It has been three years since the release of Music for the home Volume one, which saw Rob Ellis create virually the entire album on a computer. This new instalment features much more live playing, especially with the piano pieces that make up the first four tracks and also utilises domestic recordings and Music Concrete techniques. It’s a difficult album to review mainly due to its quite abstract nature. Improvised music is quite difficult to evaluate like a normal album. I quite like the pieces but some of them do have the ability to leave me cold and while I am a fan of Cage, Young, Reich, Glass and the like, there are still points where I am left wondering why? Let’s put Rob Ellis in context. He has worked extensively with PJ Harvey, co-producting and performing on the latest album as well as working with Charlotte Hatherley from rock band Ash and he’s also been musical director for Martina Topley-Bird, so he certainly knows what he is doing. These experiments and performances are great, if a little difficult to access (which is the reaction that I suspect on the whole he will get). However, for those that wasnt something different and those who like experimental music, then you are going to love this one.

7 Stars

Will Seelig © Future Music Magazine

Review:The Wire Date: April 2004
Music for the home vol II

The first installment of Rob Ellis’ Music for the home series was released in 2001 and consisted almost entirely of pieces created and edited inside a computer.

Although Music for the home vol II features compositions that have been similarly processed by way of technology, the majority of the album is made up of archived ‘live’ recordings, collected by Ellis over the last decade.

A self-taught pianist, the Somerset based Ellis takes a challenging, idiosyncatric approach towards his music. This is evident in his collaborative work (as producer and guest musician for artists such as Marianne faithful and PJ Harvey), but really comes through in his solo projects. He veers between the mathematically organised and the incidental – hence the offbeat resonance of his music. It is unsuprising that his style has drawn comparisons to the works of Satie and Cage.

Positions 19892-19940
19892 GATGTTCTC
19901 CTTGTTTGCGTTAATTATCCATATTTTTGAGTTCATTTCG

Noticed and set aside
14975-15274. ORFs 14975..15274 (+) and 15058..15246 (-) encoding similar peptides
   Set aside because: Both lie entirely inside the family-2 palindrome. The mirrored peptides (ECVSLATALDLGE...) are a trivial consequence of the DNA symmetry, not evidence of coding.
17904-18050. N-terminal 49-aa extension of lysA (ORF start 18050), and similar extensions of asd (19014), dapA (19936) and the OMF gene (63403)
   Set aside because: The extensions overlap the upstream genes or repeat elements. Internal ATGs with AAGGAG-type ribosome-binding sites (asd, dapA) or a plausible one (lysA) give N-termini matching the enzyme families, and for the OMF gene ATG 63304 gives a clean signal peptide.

Divided into titled sections such as ‘Three nature studies for three pianos’ and ‘Slightly exotic litle fake alarm clock piece’, it’s interesting to map the twists and turns that Ellis has taken in his compositions through the years. Take the contrast between ’15/11/95 (Six pieces for fake pianos)’, with it’s romantic subheadings such as ‘Dreaming’ and ‘Starry Sky’ and extended cascades of tumbling piano, and ‘Music for the home’, which was recorded in 2002 and is laden with titles like ‘Things around the house I’m not familiar with’ and ‘The empty house’. It was, Ellis says, a turbulent period in his domestic life, and this is echoed in the resultant pieces, heady and often tense, though never cluttered.

Ellis’s use of concrete techniques to domestic recordings is often striking in its simplicity – no more so than on ‘Church Opposite’, which punctures the dramatic impetus of the album with two minutes of church bells. Ellis’s delightful sensitivity to space and meticulous attention to detail, lovingly reflected in each brush and flick of a piano key, repeatedly upholds the old adage that ‘nothing is more fragile than subtlety’.

Mia Clarke © The Wire

Review: Uncut   Date: April 2004
Music for the home vol II

Second full-length adventure in uneasy listening from PJ Harvey collaborator Pianist, percussionist and producer Ellis is best know for his work with PJ Harvey, but also bangs his own highly distinctive drum. His band, Spleen, have released two albums, and Ellis made his solo debut with 2001’s Music For The Home. The follow-up is another bold adventure in contemporary classical composition, rather less soothingly ambient than the Eno-like title suggests. A collection of pieces written between 1994 and 2003, it’s more likely to inspire serious DIY activity than soundtrack a civilised soiree. Varese, Cage, Ligeti and Stockhausen are Ellis’ kindred spirits, but, despite their unsettling and fragmented nature, his scores stop precisely the right side of dissonance.

Sharon O’Connell © Uncut